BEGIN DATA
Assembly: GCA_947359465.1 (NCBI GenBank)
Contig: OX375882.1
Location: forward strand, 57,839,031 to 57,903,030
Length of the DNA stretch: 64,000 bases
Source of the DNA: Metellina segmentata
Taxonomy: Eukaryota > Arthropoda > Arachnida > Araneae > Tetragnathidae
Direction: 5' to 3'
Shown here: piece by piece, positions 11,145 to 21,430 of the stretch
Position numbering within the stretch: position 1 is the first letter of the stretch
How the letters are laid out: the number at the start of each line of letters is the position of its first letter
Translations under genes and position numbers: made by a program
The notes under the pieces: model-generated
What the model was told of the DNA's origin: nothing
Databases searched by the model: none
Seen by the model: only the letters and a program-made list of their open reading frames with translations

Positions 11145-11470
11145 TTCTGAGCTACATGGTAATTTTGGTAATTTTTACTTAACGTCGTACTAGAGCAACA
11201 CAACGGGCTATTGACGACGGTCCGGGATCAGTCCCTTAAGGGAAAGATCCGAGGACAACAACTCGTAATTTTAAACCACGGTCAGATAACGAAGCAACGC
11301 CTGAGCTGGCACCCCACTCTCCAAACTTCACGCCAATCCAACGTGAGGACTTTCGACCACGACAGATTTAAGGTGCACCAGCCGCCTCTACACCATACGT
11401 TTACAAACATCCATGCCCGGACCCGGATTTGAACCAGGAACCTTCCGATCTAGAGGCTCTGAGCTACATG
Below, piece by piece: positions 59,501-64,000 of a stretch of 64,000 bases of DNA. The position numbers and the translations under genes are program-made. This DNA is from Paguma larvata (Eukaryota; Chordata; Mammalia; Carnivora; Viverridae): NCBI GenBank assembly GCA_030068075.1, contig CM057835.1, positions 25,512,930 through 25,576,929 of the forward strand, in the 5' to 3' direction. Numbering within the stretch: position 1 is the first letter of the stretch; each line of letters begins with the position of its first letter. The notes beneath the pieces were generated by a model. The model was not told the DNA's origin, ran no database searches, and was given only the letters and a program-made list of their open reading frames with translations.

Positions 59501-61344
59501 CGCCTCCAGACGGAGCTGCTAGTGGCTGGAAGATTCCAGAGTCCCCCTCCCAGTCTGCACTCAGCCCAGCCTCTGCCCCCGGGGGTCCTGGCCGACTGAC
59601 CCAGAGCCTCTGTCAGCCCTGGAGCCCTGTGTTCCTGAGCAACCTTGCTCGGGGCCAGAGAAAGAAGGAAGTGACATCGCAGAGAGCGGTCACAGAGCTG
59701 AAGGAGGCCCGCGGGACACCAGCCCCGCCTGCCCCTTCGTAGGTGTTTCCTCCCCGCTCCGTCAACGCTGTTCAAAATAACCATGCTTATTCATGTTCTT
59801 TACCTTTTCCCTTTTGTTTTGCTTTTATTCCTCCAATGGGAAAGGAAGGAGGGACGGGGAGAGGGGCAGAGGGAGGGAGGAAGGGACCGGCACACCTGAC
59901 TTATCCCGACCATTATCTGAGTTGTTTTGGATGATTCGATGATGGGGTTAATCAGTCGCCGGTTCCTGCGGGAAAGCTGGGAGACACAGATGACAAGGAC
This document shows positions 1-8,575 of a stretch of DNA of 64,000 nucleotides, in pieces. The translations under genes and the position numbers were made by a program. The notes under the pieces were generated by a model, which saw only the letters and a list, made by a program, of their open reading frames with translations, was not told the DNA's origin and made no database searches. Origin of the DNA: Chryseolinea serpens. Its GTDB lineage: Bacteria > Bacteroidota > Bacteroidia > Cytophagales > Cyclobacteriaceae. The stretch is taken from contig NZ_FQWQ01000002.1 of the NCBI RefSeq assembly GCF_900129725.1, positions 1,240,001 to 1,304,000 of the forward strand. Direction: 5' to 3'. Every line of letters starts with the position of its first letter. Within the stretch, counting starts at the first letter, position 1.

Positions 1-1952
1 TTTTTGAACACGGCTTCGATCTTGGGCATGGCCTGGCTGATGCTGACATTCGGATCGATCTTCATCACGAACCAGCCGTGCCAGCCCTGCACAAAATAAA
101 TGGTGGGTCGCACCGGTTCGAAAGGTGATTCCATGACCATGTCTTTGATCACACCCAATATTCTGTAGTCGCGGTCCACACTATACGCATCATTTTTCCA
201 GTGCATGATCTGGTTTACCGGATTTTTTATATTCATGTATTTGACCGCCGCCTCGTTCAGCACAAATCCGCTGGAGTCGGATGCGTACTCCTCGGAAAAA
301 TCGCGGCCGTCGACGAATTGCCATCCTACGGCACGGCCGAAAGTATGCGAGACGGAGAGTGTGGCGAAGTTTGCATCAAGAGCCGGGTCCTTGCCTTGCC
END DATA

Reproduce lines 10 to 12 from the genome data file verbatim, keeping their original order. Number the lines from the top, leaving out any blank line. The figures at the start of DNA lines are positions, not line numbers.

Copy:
How the letters are laid out: the number at the start of each line of letters is the position of its first letter
Translations under genes and position numbers: made by a program
The notes under the pieces: model-generated